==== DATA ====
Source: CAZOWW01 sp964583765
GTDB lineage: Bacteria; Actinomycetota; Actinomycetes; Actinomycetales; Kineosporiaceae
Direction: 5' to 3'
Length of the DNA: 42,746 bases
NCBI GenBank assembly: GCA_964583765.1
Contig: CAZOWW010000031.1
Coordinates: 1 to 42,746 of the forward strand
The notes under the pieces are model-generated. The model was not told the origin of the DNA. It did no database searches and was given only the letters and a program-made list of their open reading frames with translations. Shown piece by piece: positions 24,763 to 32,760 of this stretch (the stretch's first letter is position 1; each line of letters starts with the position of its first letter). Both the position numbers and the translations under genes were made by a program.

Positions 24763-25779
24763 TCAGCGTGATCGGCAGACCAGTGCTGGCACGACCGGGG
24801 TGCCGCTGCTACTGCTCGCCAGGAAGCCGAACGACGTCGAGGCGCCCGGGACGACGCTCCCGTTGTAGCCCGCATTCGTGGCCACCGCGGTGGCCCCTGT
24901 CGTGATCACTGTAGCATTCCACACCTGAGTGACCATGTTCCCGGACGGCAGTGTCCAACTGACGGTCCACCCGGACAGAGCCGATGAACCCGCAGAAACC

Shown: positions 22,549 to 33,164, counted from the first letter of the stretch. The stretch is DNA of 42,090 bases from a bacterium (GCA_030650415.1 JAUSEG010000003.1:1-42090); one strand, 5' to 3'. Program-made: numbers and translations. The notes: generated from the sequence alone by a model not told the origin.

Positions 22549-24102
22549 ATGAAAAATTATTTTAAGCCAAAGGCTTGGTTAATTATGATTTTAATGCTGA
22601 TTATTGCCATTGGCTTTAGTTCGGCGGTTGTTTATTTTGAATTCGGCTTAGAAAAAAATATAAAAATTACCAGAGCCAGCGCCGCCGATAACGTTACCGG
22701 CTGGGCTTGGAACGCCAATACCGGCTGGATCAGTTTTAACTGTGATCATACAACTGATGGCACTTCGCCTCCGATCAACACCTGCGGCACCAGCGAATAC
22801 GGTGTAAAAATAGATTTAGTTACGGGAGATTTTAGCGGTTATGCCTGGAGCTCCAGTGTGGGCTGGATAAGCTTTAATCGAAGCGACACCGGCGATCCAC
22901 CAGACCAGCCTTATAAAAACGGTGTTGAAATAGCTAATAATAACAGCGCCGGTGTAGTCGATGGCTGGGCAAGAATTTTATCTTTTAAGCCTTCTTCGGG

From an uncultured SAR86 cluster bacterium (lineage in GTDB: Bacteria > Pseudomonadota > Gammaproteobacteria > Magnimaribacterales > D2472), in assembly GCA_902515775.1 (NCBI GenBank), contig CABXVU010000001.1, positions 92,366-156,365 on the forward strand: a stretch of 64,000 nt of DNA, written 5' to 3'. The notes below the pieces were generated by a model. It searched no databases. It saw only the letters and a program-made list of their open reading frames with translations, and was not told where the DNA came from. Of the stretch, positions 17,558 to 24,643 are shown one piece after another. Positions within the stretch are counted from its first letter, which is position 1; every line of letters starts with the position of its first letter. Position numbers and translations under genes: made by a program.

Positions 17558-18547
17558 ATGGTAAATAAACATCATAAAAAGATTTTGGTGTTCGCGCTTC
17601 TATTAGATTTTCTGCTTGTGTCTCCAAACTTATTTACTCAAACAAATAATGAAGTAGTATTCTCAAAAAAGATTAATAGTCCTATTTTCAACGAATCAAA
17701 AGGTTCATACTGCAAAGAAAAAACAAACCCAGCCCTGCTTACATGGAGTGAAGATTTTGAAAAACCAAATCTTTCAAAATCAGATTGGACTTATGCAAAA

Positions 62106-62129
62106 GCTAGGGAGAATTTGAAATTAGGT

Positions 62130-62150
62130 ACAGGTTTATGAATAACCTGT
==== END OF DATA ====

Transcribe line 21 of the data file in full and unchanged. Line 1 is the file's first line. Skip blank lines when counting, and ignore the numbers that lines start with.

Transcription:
Positions 17558-18547